Grave crisis just gets worse

The photographs posted online by Cllr Grady. Aghadoe Lawn is on the right
The photographs posted online by Cllr Grady. Aghadoe Lawn is on the right

THE on-off saga surrounding the provision of a new public cemetery for Killarney looks set to become a major issue on the doorsteps during the rapidly approaching general election.

The divisive issue has been dragging on for over three years with no sign of agreement being reached and one local politician has insisted the situation has now reached crisis point.

Cllr Donal Grady said an agreement was reached by the now abolished Killarney Town Council to acquire the privately owned Aghadoe Lawn cemetery, adjacent to the main public cemetery which has now reached capacity.

He said that any decision made by a statutory body has to be honoured and nobody has a right to interfere with the democratic process.

It is understood that Kerry County Council is now actively considering acquiring an alternative site in Knockeendubh, off the main Tralee road, to provide a four-acre burial ground with two more acres for parking.

But Cllr Grady said there would be “massive objections” if that plan proceeds as it is the wish of the vast majority of Killarney people to be buried in Aghadoe.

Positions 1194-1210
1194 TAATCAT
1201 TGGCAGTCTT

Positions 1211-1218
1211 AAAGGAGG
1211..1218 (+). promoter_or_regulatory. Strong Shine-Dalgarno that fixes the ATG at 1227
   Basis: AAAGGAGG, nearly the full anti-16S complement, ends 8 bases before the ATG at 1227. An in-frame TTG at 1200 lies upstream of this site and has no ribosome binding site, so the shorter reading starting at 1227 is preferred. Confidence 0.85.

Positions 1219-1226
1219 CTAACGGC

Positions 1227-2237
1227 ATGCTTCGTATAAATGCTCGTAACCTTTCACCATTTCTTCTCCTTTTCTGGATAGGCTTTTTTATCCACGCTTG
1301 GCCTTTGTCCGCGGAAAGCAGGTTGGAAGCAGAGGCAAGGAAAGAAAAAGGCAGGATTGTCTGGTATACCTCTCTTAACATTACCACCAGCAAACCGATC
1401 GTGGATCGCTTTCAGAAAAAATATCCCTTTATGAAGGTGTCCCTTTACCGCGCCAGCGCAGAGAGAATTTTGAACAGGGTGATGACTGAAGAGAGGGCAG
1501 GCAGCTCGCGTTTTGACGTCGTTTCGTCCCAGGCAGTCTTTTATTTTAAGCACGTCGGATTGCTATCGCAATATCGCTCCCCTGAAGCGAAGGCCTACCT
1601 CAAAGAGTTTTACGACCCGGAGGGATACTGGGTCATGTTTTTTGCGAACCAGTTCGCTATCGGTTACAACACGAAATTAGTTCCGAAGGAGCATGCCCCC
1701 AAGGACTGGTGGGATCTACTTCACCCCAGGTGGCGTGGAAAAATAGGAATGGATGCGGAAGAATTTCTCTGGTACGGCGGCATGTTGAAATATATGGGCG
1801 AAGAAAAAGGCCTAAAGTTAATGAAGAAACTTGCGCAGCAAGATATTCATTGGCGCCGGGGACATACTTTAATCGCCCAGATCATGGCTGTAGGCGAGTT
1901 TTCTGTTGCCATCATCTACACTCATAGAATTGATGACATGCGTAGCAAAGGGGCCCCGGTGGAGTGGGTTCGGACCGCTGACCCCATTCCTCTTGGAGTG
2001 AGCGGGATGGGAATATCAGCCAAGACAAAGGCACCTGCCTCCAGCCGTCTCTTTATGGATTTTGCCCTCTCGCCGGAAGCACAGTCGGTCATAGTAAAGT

“People are being buried there for hundreds of years. A deal was done with the owners of Aghadoe Lawn and it should be honoured,” he told KillarneyToday.com.

He said Aghadoe Lawn has sufficient burial space to accommodate Killarney’s needs for at least 30 years and there would be no difficulty with obtaining planning.

During the height of the recent floods Cllr Grady posted two photographs on social media which, he said, showed Aghadoe Lawn cemetery as well as a flooded field close to the Knockeendubh site.

“We already have a big problem in north Kerry with a graveyard that’s flooded. Now our council are about to make the same mistake again,” he said.

Cllr Grady urged the people of Killarney to raise the issue when politicians come to their doors before the election and to let them know, in no uncertain terms, where they want their loved ones to be buried.